"We serve soy sauce chicken here, so I was thinking maybe the herbs we boil the chicken with will mask the smell of the freezer. So maybe customers won’t be able to tell the difference," she said, adding that they would have to experiment further.

A queue at the Hawker Chan outlet at Chinatown Complex on May 31, 2022. (Photo: CNA/Shannen Lim)
People queue for the Hong Xiang Hainanese Chicken Rice stall in Chinatown on May 31, 2022. (Photo: CNA/Shannen Lim)

With customers crying foul over soaring prices and eateries worrying about the quality of their food, authorities have assured the public that Singapore has an adequate supply of chickens.

Here's a look at what happened:


Amid a supply shortage, Malaysian consumers have complained of rising chicken prices, with some retailers resorting to rationing their sales.

Farmers have cited high overhead costs against a government-set price ceiling forcing them to halt operations. The rising cost of chicken feed was attributed to a global shortage caused by Russia's invasion of Ukraine and uncertain weather patterns.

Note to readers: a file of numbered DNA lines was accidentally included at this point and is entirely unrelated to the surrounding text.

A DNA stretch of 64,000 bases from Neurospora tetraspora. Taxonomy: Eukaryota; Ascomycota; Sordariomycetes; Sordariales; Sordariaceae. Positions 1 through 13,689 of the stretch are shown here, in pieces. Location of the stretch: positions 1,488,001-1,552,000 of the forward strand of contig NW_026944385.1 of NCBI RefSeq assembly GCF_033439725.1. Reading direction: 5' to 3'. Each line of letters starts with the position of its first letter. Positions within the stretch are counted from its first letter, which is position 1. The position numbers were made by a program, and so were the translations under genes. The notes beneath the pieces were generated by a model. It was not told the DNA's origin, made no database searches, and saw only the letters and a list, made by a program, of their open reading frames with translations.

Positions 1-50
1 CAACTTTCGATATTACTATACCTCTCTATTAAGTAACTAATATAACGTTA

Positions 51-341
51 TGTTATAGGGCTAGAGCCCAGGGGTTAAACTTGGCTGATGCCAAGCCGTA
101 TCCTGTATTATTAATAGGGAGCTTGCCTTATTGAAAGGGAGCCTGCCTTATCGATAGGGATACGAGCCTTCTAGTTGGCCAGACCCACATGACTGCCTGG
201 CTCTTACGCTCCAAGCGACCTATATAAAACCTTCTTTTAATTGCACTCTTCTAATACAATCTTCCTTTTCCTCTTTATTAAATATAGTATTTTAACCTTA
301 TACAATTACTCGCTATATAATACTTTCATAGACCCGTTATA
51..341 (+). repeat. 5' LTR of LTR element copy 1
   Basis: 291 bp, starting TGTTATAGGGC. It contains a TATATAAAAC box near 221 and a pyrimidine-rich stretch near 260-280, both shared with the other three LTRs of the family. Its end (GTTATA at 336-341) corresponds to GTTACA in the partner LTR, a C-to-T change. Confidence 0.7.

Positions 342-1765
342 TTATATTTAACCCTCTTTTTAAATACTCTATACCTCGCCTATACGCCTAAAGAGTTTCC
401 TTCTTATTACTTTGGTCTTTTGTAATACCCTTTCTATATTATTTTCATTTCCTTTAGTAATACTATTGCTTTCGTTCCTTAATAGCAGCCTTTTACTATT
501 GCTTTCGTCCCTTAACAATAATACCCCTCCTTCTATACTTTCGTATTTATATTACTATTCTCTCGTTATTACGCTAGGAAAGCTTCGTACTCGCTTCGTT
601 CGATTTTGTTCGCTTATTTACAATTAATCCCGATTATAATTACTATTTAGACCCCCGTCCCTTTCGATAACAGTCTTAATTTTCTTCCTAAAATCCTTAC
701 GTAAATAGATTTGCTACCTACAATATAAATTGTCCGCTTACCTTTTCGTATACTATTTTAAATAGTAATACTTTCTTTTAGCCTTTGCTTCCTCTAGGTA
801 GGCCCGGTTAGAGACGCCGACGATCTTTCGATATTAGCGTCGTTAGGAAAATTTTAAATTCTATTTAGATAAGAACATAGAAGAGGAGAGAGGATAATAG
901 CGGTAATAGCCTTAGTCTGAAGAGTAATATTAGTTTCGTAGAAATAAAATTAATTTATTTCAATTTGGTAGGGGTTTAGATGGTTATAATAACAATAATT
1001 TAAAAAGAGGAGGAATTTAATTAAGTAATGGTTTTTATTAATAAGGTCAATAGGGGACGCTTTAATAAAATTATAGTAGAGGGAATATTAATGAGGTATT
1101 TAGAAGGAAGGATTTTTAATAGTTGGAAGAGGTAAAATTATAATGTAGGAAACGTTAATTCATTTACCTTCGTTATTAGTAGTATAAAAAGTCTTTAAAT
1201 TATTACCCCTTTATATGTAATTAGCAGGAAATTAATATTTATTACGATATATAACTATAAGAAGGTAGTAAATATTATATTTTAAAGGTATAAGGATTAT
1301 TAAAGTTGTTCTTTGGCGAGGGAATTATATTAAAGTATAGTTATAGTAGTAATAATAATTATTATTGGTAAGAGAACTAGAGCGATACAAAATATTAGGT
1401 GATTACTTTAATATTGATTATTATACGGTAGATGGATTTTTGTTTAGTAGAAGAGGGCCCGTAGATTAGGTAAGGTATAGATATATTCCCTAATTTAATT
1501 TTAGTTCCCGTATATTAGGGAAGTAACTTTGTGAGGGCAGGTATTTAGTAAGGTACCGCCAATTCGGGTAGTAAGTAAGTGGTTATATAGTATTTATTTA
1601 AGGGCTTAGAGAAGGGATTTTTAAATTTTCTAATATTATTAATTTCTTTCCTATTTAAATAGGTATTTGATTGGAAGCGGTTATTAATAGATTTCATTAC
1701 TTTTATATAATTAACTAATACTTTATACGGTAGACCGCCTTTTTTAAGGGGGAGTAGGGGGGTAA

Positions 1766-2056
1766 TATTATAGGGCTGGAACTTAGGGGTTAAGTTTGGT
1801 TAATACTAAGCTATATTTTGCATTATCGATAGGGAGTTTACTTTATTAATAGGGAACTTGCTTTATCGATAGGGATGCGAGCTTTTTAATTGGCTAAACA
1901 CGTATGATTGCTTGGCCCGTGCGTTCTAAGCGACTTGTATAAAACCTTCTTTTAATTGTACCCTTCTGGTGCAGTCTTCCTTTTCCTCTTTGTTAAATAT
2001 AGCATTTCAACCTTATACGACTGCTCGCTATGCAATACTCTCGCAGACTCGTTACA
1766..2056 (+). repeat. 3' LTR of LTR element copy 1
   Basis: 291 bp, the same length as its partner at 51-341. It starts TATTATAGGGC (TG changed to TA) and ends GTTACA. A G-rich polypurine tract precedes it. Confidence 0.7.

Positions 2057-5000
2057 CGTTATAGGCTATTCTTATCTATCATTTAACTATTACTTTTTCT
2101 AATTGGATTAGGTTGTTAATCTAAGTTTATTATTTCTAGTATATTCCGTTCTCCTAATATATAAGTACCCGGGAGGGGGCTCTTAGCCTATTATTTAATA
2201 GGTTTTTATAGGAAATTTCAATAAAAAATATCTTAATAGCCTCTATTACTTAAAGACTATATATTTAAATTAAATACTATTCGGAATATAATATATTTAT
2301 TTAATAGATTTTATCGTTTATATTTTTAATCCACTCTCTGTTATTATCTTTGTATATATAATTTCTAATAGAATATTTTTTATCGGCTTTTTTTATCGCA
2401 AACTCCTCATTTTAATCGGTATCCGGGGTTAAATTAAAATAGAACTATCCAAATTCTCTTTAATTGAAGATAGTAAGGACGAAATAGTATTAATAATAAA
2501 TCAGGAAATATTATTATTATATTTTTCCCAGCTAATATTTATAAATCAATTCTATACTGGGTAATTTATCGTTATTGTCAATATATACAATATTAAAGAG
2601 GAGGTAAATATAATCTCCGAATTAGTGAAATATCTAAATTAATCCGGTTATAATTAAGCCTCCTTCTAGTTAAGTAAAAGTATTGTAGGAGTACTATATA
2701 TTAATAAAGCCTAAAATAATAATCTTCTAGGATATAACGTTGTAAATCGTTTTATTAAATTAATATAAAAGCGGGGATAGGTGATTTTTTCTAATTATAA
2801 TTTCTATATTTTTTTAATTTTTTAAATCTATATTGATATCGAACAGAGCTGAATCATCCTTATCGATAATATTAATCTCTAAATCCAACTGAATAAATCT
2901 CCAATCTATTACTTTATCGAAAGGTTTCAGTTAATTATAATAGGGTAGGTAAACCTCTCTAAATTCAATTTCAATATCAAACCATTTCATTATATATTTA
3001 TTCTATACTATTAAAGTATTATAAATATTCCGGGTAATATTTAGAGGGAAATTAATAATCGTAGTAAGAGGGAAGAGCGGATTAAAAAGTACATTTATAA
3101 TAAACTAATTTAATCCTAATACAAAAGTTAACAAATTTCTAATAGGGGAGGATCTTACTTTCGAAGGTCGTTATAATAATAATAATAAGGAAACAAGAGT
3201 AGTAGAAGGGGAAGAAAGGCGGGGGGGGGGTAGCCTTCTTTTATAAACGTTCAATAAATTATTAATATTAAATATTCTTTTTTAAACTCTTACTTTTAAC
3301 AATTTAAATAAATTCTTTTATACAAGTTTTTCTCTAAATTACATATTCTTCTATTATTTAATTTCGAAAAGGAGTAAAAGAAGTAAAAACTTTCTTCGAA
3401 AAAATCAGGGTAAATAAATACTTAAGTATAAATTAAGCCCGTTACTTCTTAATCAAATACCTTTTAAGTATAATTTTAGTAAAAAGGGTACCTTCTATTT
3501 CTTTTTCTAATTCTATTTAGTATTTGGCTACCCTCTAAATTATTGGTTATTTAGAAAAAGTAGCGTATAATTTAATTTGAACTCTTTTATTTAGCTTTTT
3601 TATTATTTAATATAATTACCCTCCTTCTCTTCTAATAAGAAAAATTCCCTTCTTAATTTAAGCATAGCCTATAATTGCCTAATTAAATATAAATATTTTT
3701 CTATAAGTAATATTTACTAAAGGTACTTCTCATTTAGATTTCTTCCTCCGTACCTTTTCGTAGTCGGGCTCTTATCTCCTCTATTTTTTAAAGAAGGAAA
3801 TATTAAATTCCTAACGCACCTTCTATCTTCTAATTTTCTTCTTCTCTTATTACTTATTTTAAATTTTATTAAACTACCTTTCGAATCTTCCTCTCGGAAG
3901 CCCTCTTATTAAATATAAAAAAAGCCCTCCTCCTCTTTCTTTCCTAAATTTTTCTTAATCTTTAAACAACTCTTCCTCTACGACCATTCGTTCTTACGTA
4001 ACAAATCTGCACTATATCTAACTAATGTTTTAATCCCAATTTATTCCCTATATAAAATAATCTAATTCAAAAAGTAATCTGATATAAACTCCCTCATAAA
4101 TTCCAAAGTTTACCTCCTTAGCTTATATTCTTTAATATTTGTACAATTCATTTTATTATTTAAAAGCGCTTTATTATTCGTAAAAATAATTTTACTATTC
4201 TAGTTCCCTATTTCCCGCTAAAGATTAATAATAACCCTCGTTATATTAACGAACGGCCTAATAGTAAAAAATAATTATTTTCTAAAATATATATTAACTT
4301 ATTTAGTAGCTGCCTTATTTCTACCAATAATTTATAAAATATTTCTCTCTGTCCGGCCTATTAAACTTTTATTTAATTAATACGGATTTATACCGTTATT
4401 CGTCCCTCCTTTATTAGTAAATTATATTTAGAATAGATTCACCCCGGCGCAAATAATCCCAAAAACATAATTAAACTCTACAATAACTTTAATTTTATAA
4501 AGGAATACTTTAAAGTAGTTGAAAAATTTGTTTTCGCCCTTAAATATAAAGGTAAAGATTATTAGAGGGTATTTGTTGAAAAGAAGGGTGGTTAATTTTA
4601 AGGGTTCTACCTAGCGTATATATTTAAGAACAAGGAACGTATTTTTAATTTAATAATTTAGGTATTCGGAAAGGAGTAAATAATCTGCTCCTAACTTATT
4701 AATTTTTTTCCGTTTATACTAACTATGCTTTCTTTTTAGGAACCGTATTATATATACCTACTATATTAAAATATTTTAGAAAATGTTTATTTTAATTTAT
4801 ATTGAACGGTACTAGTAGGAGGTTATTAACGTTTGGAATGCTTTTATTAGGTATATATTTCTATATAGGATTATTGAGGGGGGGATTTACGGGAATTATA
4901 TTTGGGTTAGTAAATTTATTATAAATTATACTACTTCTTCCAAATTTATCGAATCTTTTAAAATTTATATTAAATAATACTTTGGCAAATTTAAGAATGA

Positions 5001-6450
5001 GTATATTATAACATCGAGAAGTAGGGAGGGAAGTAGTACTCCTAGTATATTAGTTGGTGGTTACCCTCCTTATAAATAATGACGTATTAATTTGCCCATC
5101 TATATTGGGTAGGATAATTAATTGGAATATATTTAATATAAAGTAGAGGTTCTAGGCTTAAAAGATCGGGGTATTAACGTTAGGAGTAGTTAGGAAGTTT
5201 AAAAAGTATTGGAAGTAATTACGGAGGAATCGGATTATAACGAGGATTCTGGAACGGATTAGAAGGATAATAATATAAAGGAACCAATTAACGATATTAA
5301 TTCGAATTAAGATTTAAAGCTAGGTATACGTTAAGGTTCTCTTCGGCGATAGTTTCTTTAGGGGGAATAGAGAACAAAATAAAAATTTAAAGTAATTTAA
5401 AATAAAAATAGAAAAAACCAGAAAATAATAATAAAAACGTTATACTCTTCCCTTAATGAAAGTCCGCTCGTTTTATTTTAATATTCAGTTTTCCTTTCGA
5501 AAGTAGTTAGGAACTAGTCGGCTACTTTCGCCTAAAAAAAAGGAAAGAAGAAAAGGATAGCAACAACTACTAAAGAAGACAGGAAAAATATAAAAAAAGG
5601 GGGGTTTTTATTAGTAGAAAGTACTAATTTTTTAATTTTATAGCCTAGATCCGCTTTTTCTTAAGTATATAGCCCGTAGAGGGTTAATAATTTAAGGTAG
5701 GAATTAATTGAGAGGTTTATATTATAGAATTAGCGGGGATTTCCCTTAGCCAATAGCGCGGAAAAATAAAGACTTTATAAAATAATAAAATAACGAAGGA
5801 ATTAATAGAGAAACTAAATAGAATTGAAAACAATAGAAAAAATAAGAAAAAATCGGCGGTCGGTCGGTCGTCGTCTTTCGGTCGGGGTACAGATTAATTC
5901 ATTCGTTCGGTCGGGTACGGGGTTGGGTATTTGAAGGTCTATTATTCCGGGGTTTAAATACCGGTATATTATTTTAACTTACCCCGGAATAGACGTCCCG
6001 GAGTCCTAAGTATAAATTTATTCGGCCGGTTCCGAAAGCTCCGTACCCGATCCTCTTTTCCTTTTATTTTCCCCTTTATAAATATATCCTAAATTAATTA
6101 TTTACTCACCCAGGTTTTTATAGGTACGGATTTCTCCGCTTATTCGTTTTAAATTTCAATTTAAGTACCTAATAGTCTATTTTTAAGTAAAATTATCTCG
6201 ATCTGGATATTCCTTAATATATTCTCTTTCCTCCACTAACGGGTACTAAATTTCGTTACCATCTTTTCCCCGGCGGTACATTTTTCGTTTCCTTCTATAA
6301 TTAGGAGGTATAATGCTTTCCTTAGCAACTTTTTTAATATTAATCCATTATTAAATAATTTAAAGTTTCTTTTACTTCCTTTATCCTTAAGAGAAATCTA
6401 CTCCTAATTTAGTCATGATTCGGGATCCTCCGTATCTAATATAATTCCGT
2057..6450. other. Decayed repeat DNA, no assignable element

According to statistics, Malaysia’s export of live birds grew from 40.19 million birds in 2007 to 59.08 million in 2020.

Following a Cabinet meeting on the rising prices of essential goods and chicken supply issues, Malaysia's Prime Minister Ismail Sabri Yaakob announced on May 23 that the country would curb the export of chickens from Jun 1.

This meant that the export of up to 3.6 million chickens a month would be halted.

On the same day, the Singapore Food Agency (SFA) said it was working to minimise impact on supply

About 34 per cent of Singapore’s chicken imports in 2021 came from Malaysia. Almost all the imports were live chickens that were slaughtered and chilled in Singapore.

The agency also urged consumers to be open to alternatives, such as consuming frozen instead of chilled chicken.

A man holding a plate of chicken rice at Maxwell Food Centre on May 31, 2022. (Photo: CNA/Shannen Lim)


One day after Malaysia's announcement, some wet market stallholders in Singapore said they might have to close temporarily, adding that the export ban could result in a further increase in chicken prices, driving customers away. 

When CNA checked on several stalls that week, chicken sellers said they were facing a 20 to 70 per cent shortage. They noted that some customers had been buying more to stock up.

A fresh chicken stall at Beo Crescent Market. (Photo: CNA/Grace Yeoh)